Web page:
MSNBC's Nicolle Wallace: Tucker Carlson’s text messages reveal his hatred of Donald Trump “exceeds some of the vitriol you hear from Democratic elected officials”

Wallace: “They hate the man that has jailed them”

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Citation From the March 8, 2023, edition of MSNBC's Deadline: White House

NICOLLE WALLACE (HOST): Tucker Carlson thinks Trump is a demonic force. Laura and Tucker talk about Sidney Powell as an idiot. I think Tucker calls her an f-word, b-word. The hatred that they have for Trump is -- literally exceeds some of the vitriol you hear from Democratic elected officials. And it is the hatred of their hostage taker, right? They hate the man that has jailed them. And they hate him more than those of us who are free to say the truth and see the truth and speak the truth. How has this impacted morale? What is it like inside Fox News right now today? 

JEREMY PETERS (GUEST): Just imagine that you work there and you were a mid-level producer or something, and all of a sudden you have to hand over your private cell phone. That's where a lot of these messages came from, and that's why, you know, I think that the revelations we've seen have been so extraordinary. These weren't company phones, by and large. This is Rupert Murdoch, Lachlan Murdoch's personal phone. And Dominion scored a major legal victory over the summer that allowed them -- that the judge allowed them to do that.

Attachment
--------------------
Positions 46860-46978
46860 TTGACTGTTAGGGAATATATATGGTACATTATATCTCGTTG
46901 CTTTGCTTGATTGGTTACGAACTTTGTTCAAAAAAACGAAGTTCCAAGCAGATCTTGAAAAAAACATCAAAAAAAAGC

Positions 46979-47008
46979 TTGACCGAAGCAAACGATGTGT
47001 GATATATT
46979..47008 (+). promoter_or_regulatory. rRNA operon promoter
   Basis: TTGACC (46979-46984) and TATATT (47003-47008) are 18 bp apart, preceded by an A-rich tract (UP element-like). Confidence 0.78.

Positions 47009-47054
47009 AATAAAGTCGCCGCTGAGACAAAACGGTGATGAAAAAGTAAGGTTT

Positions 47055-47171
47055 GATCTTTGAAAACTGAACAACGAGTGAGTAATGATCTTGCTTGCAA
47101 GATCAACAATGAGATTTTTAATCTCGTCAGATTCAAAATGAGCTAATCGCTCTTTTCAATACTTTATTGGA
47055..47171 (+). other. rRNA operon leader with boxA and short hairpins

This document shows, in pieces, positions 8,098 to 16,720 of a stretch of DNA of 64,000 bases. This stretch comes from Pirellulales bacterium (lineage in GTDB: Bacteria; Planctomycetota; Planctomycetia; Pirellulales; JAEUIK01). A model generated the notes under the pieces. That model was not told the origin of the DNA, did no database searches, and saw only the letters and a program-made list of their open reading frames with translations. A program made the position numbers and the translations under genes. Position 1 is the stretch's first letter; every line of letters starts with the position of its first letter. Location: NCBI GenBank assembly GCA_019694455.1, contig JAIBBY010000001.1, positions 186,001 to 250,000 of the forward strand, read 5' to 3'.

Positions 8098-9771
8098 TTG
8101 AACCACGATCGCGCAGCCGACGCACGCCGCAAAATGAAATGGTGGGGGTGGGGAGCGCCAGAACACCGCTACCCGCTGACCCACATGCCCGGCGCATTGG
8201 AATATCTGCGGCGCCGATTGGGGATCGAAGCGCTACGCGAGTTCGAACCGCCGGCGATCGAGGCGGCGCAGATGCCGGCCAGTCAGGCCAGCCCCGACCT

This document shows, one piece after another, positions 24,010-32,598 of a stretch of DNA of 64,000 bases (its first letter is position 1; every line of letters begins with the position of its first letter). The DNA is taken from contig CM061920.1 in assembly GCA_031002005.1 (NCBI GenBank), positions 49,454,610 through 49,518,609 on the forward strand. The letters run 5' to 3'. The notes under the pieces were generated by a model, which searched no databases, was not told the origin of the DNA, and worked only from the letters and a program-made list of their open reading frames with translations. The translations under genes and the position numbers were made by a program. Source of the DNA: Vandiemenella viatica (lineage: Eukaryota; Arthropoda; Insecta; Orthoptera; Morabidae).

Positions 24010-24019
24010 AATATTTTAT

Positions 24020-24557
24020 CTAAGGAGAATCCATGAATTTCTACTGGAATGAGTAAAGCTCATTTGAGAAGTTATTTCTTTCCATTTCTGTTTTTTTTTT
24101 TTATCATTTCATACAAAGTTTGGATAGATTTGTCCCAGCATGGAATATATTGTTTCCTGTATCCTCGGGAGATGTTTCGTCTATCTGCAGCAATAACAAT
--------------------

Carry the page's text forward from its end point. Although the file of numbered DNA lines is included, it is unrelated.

WALLACE: Why didn't they settle before that? 

PETERS: Well, that's when Fox fired its last legal team and hired this new one. I don't -- I think they haven't settled because Dominion -- A, Dominion wants a billion dollars and an apology, effectively. And Fox probably could do the billion dollars, but it's not going to apologize. I think the people at Dominion see this as something bigger than just a numerical figure. If you read their brief, when they initially filed this case, it's very clear they see democracy itself on the line, and if you can get away with spreading the kinds of lies that people on Fox did, then, you know, what good is the First Amendment?

So it's interesting that they've definitely taken a -- well, Fox especially, that Rupert has settled, as you point out, for much lower stakes, right? But they haven't here. I think they think because they can get in front of a jury and maybe persuade one or two people that, you know, defamation cases are really hard to win, and there's reasonable doubt here of some kind. If I were Fox's lawyers, that's probably what I would be saying. 

WALLACE: You think they can win? You don't sense that they can --

PETERS: I mean, you know, Ronnell would know better than I. You know, every time Ronnell and I have talked about this, she's always pointed out, you know, it's not enough to disseminate the lie, it has to be a knowing lie. Getting inside the heads of people to prove that it was a knowing lie is really hard to do.

There's a lot of evidence in this case that points in that direction. The one that you and I haven't talked about yet, but that I know really stuck with you, is Tucker Carlson saying that the anger that Trump has whipped up in his followers is quote, unquote, "deadly." He says that in an email or text chain to his producers after January 6. Contrast that with the Tucker Carlson we heard this week say that the Capitol riots were nothing but, you know, this pleasant, peaceful, meek sightseeing tour.